New at College Composition Weekly: In the September College English, Rebecca Tarsa proposes strategies for creating an effective “exordium” for writing classrooms by examining how the digital interface works as an exordium in online participatory sites in which students voluntarily contribute writing. She draws on Teena Carnegie’s work to argue that the interface of an online site meets Cicero’s definition of the exordium as an appeal designed to “make the listener ‘well-disposed, attentive, and receptive’ to the ensuring speech.” In the case of an online site, the interface as exordium accomplishes this goal by “project[ing] to users the potential for interactivity within the site that matches their desired engagement while also supporting the ends of the site itself.” Adopting some features of online interfaces can trigger more voluntary and spontaneous writing in composition classes.

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THIS WEEK AT COLLEGE COMPOSITION WEEKLY: Student Understanding of Plagiarism

This week at College Composition Weekly: David W. Hartwig, writing in Teaching English in the Two-Year College,College Composition Weekly Banner argues that students come to college with good “objective” knowledge about what constitutes plagiarism but struggle to identify it in actual passages. He agrees with Rebecca Moore Howard that practices like “patchwriting” are steps toward effective academic discourse; these instances of apparent plagiarism, he argues, measure students’ ability to read and understand complex scholarly writing rather than their honesty. He urges that work on critical reading be coordinated with writing and that faculty across campus share the task of teaching the correct use of sources.


In the September 2015 College Composition and Communication, Patrick Sullivan argues that composition should not relegate creativity to the creative writing classroom but should join other fields in seizing its potential as a vital component of cognition, transfer, problem-solving, and critical thinking and as a “luminous human capacity” that can be learned by anyone.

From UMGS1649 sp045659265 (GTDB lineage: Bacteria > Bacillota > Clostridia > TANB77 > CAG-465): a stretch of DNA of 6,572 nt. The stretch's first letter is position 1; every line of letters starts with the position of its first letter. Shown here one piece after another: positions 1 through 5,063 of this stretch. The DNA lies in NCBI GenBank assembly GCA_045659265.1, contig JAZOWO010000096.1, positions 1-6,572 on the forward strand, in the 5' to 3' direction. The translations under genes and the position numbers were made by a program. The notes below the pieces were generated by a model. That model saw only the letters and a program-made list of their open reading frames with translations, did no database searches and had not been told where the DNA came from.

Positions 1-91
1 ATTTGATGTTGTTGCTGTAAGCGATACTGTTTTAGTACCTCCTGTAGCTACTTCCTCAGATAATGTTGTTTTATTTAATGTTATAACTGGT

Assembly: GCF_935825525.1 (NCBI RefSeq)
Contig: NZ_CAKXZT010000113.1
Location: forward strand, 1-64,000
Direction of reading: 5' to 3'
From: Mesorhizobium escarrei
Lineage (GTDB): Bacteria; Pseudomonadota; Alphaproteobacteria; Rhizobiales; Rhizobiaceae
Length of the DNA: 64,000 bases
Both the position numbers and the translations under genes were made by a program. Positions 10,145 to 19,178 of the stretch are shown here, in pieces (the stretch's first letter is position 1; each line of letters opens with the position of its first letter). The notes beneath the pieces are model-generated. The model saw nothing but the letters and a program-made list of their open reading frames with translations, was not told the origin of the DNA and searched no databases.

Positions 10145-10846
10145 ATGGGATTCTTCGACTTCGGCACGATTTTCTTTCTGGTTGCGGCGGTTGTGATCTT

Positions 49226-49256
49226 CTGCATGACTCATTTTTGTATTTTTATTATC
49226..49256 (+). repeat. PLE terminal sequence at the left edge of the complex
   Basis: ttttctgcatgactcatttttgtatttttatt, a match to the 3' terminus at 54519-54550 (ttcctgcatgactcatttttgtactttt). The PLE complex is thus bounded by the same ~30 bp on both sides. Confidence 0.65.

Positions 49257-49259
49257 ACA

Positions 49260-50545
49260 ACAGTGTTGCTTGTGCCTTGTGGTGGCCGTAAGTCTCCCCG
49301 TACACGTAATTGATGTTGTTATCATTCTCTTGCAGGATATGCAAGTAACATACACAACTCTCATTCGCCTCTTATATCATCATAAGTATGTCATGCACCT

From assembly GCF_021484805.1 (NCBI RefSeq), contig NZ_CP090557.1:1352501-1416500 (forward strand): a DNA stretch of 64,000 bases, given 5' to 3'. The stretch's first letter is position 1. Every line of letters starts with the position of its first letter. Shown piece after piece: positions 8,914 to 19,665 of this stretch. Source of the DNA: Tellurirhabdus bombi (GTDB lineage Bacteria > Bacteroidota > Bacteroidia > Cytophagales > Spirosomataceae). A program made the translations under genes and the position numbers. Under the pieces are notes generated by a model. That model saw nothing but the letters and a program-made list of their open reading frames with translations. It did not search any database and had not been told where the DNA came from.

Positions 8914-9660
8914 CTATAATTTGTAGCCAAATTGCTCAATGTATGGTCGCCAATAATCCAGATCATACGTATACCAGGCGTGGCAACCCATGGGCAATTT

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Writing in Teaching English in the Two-Year College, John Pruitt reports on a case study of eight heterosexual students who chose LGBT novels and met to discuss them without a teacher’s intervention. Recording the sessions, Pruitt discovered concerns about “authenticity”; he posits that the need to create authenticity in depicting a culture can encourage essentialized perceptions of that culture, despite the diversity of its members. He feels that insights into what students bring to literature before an instructor’s theoretical framing helps him better understand how to teach literature about difference.

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New at College Composition Weekly: Hansen et al. from WPA Journal on Dual Credit Courses.

Kristine Hansen, Brian Jackson, Brett C. McInelly, and Dennis Eggett conducted a study at Brigham Young University (BYU) to determine whether students who took a dual-credit/concurrent-enrollment writing course (DC/CE) fared as well on the writing assigned in a subsequent required general-education course as students who took or were taking the university’s first-year-writing course. With few exceptions, Hansen et al. concluded that the students who had taken the earlier courses for their college credit performed similarly to students who had not. However, the study raised questions about the degree to which taking college writing in high school, or for that matter, in any single class, adequately meets the needs of maturing student writers (79). Check out the summary at

New Post at College Composition Weekly: Kimberly Drake, Genderqueering Language

In a special issue of The Writing Instructor, Drake writes about efforts at Scripps College to make language more inclusive, arguing that such efforts still reflect a false “gender binary” that erases students who do not fit into the normative categories. She argues for uses of language that refuse the binary and demand recognition of the complexities of gender. Visit and leave your thoughts on this issue!